There’s no shame in owing a little bit of money, but if you’re behind on paying your debts you might find yourself the target of borderline harassment by debt collection agencies. The good news is that you still have rights. Read ahead to find out more information about the Fair Debt Collection Practice Act (FDCPA) and how to deal with debt collectors.
What is the FDCPA?
Whether your creditors are trying to “encourage” your payment through a collection agency, corporate collections department or an attorney, the FDCPA is a law that defines what collections entities can and cannot do in the attempt to recoup their funds.
What Debt Collectors Can Do
In order to collect your debt, collectors may need to ascertain some key contact information for you, including your place of employment, current residence, and your phone number. To get this, they may contact a relative or a business. However, debt collectors are not allowed to discuss your debt with anyone other than you (or sometimes your spouse or attorney). They cannot call your boss and tell him/her that you don’t pay your bills.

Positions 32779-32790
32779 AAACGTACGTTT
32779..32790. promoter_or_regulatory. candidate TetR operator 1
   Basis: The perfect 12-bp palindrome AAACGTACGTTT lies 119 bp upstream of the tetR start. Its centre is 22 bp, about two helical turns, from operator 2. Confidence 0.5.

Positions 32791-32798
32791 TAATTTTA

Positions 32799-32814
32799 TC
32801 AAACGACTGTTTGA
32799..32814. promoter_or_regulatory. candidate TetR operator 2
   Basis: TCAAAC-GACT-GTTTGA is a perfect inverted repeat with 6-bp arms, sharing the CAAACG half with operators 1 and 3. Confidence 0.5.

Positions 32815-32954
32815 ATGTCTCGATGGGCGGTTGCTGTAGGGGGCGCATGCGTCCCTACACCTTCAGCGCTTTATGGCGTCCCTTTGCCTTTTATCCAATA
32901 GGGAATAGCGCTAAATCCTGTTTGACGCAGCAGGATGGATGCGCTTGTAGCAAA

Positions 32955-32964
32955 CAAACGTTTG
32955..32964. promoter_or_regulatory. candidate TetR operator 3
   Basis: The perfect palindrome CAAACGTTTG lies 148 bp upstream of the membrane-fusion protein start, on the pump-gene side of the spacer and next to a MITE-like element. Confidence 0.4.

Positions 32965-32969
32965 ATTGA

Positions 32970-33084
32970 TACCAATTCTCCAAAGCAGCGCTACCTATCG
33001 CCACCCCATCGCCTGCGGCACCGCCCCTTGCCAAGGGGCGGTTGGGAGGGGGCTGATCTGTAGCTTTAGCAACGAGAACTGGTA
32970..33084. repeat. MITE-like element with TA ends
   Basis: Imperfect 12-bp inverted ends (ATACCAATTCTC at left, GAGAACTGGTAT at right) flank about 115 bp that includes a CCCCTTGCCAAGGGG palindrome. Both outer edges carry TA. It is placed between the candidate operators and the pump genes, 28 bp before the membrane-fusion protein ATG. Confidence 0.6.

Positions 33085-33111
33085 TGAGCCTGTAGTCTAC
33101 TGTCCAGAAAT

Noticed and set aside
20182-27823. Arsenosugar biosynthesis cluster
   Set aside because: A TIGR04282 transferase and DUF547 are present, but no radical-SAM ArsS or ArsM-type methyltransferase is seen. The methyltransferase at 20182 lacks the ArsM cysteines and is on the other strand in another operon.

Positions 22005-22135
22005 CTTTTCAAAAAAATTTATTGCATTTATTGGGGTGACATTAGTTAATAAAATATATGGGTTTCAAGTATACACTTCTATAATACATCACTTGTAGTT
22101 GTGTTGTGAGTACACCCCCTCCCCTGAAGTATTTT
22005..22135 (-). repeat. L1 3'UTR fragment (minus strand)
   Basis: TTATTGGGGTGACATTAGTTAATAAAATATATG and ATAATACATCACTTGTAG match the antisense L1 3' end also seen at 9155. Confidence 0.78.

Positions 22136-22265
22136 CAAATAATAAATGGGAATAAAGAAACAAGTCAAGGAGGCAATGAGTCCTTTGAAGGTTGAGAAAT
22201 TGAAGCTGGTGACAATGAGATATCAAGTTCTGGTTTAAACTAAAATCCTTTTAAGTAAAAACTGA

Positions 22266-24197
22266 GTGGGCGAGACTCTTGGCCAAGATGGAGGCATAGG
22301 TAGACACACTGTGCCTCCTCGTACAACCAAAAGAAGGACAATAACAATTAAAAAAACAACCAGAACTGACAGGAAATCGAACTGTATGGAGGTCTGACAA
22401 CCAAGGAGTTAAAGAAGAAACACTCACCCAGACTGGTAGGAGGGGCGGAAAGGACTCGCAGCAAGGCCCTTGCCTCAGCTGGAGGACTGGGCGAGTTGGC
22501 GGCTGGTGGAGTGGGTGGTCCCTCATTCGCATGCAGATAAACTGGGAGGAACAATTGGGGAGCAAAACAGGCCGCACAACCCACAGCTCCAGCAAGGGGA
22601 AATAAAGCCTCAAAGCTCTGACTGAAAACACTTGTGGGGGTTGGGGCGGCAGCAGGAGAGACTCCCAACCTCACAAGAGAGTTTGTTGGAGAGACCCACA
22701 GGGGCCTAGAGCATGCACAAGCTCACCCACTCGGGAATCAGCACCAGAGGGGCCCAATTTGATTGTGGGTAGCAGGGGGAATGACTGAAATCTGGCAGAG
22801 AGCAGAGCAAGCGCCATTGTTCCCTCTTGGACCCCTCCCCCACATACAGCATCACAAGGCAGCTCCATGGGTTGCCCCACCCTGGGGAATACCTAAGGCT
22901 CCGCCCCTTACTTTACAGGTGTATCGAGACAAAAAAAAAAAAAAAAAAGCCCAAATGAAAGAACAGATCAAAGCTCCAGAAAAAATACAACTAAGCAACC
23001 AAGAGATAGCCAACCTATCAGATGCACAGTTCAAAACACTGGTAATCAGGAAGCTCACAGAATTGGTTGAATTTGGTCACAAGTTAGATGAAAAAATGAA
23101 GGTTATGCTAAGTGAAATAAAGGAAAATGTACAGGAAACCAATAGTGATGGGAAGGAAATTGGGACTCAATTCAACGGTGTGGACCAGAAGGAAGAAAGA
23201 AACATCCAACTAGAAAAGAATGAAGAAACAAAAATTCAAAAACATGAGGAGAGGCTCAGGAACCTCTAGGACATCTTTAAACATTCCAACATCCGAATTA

Debt collectors cannot contact you anytime of the day or night. The FDCPA stipulates that they cannot call you before eight in the morning or after 9 pm in your time zone. If you inform them that you cannot take calls at work, they will not be able to contact you there either.
What Can’t Debt Collectors Do?
Debt collectors are legally forbidden from harassing you or your associates or lying to you. Harassment could be a vague term, but the FDCPA has laid out the rules pretty carefully. Some of their rules include:
- Debt collectors cannot threaten to harm you or use profanity.
- Debt collectors cannot call you repeatedly.
- Debt collectors cannot publish your name except to a credit reporting agency.
- They cannot misrepresent either their own identity, the name of their company or the amount of your debt.
- Collectors cannot send you documents that look like official government releases.
How to Deal with a Debt Collector
If you believe a debt collection entity has violated the law attempting to collect their debt, there are some crucial steps to take. You should report them to your state Attorney General’s office as well as the Federal Trade Commission. If you would like to pursue further action, as in the case of harassment, you can sue the debt collector within one year of violation. If you win, they will have to pay damages which might include lost wages, attorney’s fees and court cases. Unfortunately, winning a lawsuit does not forgive your debt.
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